Netanyahu: Justice will be dealt to Jerusalem gay pride parade attacker

Politicians from across the political condemn stabbing which wounded six people.

Religious assailant stabs six at Jerusalem Gay Pride march
Prime Minister Benjamin Netanyahu and a number of politicians from across the political spectrum spoke out in firm condemnation of the stabbing of six people at Jerusalem's gay pride parade on Thursday.
The assailant, an ultra-Orthodox man, was arrested. According to MDA, six people were wounded in the incident that took place on the corners of Sokolov and Keren Hayesod streets in the capital.
In an emergency phone conversation with Public Security Minister, Gilad Erdan, Netanyahu called the situation "extremely serious."
"Justice will be dealt to whoever was responsible for this act," he said.  "In the State of Israel, an individual's freedom of choice is one of the country's most basic values."
"It is up to us to make sure that every man and woman can live in safety at all times in every way that they choose to live. This is how we work and this is how we will continue to do things. I wish a speedy recovery to all those injured."
Jerusalem mayor Nir Barkat said that "the atrocious act tonight in Jerusalem is an attempt to hurt the quality of life in the city and to prevent the basic right of freedom of expression."
The mayor said that he would not accept such expressions of violence.
"In Jerusalem there is a place for everyone and we will continue to fight, together with the police, everyone who tries to hurt another with violence."
He vowed to continue "to support all of the groups and communities in Jerusalem."
President Reuven Rivlin said in response to the attack that "people celebrating their freedom and expressing their identity were viciously stabbed. We must not be deluded, a lack of tolerance will lead us to disaster. We cannot allow such crimes, and we must condemn those who commit and support them. I wish the injured a full and speedy recovery."
Bayit Yehudi MK Bezalel Smotrich, who in 2006 organized the “Beasts Parade” to protest the gay pride parade, also condemned the stabbing saying, "This is not the way we do things."
"There is no possibly way to justify crossing this red line by using violence or harming a life," Smotrich said via Twitter. "I am disgusted by this stabbing in Jerusalem and wish all of those injured a quick recovery."
Joining the chorus of outraged public figures, Meretz chairwoman Zehava Gal-on Thursday condemned the stabbing and called on Netanyahu to stop hiding and make it clear that violent actions perpetrated against the gay community will not be tolerated.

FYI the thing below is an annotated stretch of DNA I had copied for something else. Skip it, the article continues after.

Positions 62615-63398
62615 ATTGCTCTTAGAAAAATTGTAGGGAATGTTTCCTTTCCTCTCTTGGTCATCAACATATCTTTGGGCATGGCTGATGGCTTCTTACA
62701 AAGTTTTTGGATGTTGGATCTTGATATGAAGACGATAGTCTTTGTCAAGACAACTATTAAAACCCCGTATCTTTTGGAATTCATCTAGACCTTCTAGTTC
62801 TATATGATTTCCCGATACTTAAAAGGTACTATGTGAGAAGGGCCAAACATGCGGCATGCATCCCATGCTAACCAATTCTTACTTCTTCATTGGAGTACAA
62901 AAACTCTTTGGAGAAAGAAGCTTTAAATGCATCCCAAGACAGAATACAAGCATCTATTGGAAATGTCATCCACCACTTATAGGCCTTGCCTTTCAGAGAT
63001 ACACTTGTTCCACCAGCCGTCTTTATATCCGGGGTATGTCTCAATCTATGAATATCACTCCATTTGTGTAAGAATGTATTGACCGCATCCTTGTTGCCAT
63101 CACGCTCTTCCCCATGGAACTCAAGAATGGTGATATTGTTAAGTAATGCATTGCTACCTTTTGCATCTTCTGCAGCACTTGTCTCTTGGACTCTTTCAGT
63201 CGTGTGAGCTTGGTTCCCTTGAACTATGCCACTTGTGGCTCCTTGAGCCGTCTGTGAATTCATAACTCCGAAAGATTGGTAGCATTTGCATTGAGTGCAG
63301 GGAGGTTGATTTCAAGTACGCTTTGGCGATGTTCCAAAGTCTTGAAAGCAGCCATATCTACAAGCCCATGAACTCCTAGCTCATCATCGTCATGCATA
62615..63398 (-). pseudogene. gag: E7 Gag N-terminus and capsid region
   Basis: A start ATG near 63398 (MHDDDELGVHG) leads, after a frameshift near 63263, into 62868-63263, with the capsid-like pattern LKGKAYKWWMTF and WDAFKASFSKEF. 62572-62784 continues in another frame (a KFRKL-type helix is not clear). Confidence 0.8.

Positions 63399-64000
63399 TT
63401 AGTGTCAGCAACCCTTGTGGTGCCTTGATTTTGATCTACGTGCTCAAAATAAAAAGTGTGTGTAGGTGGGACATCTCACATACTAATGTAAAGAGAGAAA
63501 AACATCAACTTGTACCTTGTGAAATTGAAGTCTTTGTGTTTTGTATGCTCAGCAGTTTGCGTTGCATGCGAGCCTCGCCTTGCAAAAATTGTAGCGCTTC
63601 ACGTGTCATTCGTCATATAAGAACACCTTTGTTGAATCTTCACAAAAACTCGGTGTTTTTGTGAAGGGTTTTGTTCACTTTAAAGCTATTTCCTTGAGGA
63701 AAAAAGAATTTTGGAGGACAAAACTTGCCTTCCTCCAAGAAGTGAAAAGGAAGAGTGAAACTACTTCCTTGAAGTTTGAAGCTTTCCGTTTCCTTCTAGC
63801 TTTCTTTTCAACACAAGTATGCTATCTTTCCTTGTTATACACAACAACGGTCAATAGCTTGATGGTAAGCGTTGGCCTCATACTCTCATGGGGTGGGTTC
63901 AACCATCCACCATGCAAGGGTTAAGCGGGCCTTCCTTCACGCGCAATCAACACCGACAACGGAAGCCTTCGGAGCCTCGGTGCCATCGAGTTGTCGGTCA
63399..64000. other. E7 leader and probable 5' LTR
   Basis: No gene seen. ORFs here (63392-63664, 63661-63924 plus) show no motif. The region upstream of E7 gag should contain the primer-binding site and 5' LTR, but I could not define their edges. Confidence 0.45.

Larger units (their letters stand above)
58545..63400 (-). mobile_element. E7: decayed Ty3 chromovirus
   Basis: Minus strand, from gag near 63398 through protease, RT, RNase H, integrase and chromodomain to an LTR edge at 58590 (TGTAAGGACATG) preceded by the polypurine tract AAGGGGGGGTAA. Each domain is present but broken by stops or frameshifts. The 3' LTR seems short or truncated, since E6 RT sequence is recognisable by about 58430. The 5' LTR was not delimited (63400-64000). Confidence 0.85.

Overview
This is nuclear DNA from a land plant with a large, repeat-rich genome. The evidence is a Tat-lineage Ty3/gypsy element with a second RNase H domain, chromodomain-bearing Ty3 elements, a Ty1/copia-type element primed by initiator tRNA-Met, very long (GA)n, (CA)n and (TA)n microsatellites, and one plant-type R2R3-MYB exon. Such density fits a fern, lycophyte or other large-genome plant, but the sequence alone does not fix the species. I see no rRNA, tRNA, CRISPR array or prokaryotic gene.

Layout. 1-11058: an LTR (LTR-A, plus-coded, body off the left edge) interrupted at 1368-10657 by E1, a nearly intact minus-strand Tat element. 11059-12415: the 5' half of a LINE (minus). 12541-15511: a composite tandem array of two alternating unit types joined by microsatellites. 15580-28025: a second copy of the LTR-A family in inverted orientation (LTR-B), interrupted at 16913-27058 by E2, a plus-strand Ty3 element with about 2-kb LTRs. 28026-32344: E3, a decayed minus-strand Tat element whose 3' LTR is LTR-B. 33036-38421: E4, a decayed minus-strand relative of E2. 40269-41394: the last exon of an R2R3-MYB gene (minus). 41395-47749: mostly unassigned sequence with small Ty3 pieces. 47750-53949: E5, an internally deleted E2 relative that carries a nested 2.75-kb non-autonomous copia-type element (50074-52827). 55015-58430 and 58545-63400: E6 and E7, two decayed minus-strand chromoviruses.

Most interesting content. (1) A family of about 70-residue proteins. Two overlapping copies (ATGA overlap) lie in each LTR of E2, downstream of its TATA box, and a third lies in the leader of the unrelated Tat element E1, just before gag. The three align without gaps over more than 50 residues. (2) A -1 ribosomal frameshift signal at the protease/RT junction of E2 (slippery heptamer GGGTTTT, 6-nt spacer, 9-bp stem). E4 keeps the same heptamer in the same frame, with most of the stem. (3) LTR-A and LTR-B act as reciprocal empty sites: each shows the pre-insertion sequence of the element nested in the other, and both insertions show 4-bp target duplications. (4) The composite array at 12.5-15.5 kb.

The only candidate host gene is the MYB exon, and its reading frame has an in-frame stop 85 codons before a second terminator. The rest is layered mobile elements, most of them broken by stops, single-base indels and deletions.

"I am on the way to the hospital to visit the wounded from today's gay pride event. I call on the prime minister to stop hiding and unequivocally condemn this shocking attack."
The Meretz leader also said that it is the prime minister's responsibility "to curb the public attitude" that facilitates this type of behavior towards the gay community, adding "the State of Israel must not accept a situation where the prime minister sits in silent cowardice because of political considerations."
A small number of protestors from the extremist Lehava organization, including the group’s director Rabbi Bentzi Gopstein, were present at the march and were cordoned off by the police at the corner of Agron and Keren Hayesod streets.
Lehava"s Meir David Koperschmidt slams homosexuals ahead of Jerusalem pride parade
“This is the holy city of Jerusalem and there is no place for such an event and no reason for people to be proud about it,” Gopstein told the Post.
“If such people can have a pride march then soon paedophiles and anyone else with such inclinations can hold a march,” he said.
Following the stabbing incident, Lehava released a statement in which Gopstein said the organization “is opposed to the stabbing of Jews.”
Said Gopstein “we came to protest against the march of abomination because we think there is no place for marches like these in Jerusalem This is a provocation which incites people’s feelings and we call on the police not to allow this march again in Jerusalem.
Both Chief Rabbis David Lau and Yitzhak Yosef denounced the attack stating that it violated Torah law and called on the legal authorities to deal with the attacker with utmost severity.
“The Torah of the Jewish people forbids all violence and [attempts to] injure any person, and especially someone who tries to kill another person,” said Lau.
Yosef said the attacker should be considered like “any other murderer.”
“It’s unthinkable that a man can lift up his hand against another Jewish soul in the name of religion,” said the rabbi, adding “I am praying from the bottom of my heart for the full recovery of those who were injured and in the face of this type of hatred I call on the entire Jewish people to return to unity in kindness and tolerance."